Grandpa started as a chauffeur around 1905; it was the early days of automobiles. The car was large, and the driver sat in the open. I recall seeing a few pictures of him wearing a fur coat and boots.
In the 1920s, grandpa was now driving a taxicab for a living. By 1930 had become an owner of a small taxi company. He worked long days inside the garage and still drove a taxi. Then after World War II, he sold the company.
But grandpa was a car guy. 1951-54, his car was a Green Cadillac with whitewall tires. He always washed that car, and the white walls on the tires were painted white for that bright, clean look. After cleaning the car, I often would ride in the front seat to the Mobile Gas Station; they had the flying red horse.
He would pull into the gas station, and three or four guys in blue uniforms would start working on the car. Each one would have a task, pumping the gas, checking the oil and water in the radiator, checking the tire pressure, and cleaning the car windows. All that for about 25 cents a gallon. Between 1951-54, mom would ask her father, grandpa, to babysit my sister and me. We loved it, and off into the back seat of the Cadillac we would go. It always seemed enormous. It was.
3Rd Ave JULY 1944 © by Andreas Feininger Life Magazine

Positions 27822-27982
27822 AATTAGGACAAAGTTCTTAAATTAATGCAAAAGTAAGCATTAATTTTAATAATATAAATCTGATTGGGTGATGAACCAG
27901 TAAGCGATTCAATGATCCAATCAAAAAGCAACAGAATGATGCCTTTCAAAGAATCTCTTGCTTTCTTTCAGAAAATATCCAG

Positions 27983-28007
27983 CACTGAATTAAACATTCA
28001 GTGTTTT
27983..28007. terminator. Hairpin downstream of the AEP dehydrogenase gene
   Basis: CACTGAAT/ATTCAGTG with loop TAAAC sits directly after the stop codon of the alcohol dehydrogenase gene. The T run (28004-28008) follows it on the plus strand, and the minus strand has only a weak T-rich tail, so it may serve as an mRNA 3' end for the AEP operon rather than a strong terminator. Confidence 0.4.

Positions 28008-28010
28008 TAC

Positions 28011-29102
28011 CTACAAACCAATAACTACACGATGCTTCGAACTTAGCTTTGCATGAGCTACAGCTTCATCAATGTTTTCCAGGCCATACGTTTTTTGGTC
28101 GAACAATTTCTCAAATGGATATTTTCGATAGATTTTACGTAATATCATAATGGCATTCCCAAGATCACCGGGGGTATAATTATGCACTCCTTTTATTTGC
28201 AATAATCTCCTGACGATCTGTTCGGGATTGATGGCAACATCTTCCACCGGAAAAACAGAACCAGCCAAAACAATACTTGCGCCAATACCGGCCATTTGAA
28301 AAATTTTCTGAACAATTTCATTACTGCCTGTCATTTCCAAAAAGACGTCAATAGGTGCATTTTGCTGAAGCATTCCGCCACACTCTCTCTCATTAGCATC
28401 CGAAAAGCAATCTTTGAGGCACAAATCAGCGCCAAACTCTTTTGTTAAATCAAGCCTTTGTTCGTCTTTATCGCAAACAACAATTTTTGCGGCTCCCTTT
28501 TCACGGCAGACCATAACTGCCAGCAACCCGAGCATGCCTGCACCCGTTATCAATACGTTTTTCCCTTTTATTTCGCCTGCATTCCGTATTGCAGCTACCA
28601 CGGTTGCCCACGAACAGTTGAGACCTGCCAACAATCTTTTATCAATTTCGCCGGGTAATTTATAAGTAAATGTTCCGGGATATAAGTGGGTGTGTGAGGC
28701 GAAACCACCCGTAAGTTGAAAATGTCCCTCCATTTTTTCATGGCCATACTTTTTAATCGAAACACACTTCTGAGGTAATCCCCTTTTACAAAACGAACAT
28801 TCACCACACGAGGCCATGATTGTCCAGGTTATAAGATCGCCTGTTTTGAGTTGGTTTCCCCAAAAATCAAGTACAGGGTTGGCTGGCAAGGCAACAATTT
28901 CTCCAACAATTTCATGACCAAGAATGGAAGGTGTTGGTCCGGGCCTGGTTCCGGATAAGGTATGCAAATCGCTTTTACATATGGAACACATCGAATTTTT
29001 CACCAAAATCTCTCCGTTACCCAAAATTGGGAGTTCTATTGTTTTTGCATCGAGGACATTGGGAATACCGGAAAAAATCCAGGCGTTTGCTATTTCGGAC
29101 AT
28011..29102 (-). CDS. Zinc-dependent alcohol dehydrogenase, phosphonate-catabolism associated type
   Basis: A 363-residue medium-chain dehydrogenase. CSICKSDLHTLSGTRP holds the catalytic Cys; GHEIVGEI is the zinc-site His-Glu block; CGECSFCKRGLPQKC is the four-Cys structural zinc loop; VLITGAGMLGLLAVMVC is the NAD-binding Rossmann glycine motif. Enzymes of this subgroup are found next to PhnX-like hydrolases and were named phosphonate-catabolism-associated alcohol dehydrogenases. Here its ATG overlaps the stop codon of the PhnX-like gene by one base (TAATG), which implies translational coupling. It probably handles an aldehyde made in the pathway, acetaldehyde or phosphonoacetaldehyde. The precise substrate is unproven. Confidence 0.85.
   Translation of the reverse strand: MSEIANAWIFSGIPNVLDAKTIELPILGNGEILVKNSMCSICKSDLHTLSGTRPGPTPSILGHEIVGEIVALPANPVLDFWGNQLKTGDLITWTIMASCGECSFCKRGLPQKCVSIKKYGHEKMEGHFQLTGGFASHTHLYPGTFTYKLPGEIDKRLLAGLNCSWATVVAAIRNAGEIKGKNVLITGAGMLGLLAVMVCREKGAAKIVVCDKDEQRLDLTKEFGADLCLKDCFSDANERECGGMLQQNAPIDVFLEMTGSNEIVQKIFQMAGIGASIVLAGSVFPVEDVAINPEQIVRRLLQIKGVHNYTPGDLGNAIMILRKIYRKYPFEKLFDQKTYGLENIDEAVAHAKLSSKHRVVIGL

Next, we would head down to Manhattan. From his taxicab days, grandpa had his favorite places. We would stop in businesses all over New York City where he knew people. Many would give us candy. He especially liked 3rd Ave. Back then, the 3rd Ave still had elevated subway tracks, commonly referred to as the 3rd Ave El. Real estate under the elevated subway lines was not considered a prime location. On 3rd Ave, there were many bars, and grandpa took my sister and me to them. We would sit in the big (we were little) booths drinking sodas and eating bar food. Mostly what I remember of those places is they all smelled terrible. I don’t know what prompted this, but grandpa once bought us red cowboy boots. My sister and I still remember wearing them and often bringing them up. When we arrived home wearing our red cowboy boots, I could still see a mom staring at them and saying, “dad, why are they wearing red cowboy boots” and grandpa leaving as fast as he could. I like to think he just wanted to buy them for us.
Through my work, I had daily meetings with clients on 3rd Ave. As I walked up and down 3rd Ave, often eating at some well-known places on 3rd Ave, I would think of grandpa, my sister, his big green Cadillac, and those red cowboy boots.
Why this post—A few days ago, through an ongoing email between friends, I saw this video:
This video reminded me of fond memories of grandpa, who passed away in 1962.